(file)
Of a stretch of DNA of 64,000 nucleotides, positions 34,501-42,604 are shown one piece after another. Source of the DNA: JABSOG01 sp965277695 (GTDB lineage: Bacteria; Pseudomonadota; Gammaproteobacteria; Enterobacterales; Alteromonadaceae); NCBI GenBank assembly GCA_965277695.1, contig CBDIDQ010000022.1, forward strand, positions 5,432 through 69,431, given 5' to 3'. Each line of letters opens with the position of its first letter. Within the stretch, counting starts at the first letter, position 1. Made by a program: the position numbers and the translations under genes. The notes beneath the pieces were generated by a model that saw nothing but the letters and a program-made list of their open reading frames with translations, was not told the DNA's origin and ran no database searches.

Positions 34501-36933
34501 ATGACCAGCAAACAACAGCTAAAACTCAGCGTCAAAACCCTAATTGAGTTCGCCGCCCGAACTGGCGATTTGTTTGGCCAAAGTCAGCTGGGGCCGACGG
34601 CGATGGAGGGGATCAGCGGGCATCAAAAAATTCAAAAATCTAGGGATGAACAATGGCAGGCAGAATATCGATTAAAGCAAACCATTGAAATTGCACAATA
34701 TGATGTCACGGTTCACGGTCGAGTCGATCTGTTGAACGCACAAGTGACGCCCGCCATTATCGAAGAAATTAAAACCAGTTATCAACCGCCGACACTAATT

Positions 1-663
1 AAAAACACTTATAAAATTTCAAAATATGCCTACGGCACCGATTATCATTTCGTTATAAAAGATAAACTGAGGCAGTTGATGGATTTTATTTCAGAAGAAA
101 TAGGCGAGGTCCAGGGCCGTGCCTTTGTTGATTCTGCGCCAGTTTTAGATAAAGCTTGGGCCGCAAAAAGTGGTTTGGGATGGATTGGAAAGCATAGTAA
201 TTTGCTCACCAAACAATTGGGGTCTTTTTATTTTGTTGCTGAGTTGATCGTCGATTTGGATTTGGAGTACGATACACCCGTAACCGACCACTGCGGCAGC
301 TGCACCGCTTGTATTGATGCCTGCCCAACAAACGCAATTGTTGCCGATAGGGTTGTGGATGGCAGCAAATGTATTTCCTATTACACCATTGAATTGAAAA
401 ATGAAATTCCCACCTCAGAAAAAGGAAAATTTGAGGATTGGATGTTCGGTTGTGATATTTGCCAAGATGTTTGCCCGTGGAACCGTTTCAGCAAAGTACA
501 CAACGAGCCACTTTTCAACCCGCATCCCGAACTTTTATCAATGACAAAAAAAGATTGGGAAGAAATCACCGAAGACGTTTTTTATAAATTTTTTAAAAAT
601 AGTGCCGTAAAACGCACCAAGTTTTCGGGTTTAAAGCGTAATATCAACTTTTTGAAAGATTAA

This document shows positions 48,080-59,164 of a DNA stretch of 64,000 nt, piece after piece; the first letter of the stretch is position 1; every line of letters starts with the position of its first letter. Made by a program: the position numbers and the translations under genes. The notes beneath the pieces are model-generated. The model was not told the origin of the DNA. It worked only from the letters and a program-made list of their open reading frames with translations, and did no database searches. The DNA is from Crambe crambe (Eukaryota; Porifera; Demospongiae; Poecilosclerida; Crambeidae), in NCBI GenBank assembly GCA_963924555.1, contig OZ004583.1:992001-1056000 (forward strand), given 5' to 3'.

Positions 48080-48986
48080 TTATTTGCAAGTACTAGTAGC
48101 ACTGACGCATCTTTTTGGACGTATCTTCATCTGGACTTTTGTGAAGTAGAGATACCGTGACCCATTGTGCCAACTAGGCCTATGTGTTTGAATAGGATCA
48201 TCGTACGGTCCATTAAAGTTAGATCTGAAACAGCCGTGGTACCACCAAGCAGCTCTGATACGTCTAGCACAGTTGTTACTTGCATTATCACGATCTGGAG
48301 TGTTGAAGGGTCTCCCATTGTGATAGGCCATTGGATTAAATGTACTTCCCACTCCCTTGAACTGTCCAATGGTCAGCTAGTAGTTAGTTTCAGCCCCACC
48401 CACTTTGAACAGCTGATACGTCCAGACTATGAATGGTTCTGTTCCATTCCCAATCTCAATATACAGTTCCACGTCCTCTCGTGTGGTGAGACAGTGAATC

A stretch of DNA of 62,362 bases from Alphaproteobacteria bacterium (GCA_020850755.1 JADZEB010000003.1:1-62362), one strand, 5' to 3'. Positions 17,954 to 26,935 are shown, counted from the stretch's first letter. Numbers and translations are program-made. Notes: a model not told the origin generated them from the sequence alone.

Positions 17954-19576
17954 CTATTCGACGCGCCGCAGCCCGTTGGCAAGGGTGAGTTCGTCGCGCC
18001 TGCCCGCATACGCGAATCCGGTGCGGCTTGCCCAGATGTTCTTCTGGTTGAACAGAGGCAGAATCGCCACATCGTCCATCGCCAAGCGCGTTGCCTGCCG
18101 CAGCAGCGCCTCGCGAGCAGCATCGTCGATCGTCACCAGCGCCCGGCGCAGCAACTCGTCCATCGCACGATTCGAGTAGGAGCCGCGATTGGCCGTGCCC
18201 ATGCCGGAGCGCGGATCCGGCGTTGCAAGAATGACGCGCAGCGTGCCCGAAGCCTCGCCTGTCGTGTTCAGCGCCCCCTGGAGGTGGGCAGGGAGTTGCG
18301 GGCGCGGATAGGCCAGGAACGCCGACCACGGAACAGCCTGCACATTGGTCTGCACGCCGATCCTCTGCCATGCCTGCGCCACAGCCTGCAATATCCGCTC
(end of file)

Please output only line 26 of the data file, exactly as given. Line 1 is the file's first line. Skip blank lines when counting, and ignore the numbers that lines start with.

18201 ATGCCGGAGCGCGGATCCGGCGTTGCAAGAATGACGCGCAGCGTGCCCGAAGCCTCGCCTGTCGTGTTCAGCGCCCCCTGGAGGTGGGCAGGGAGTTGCG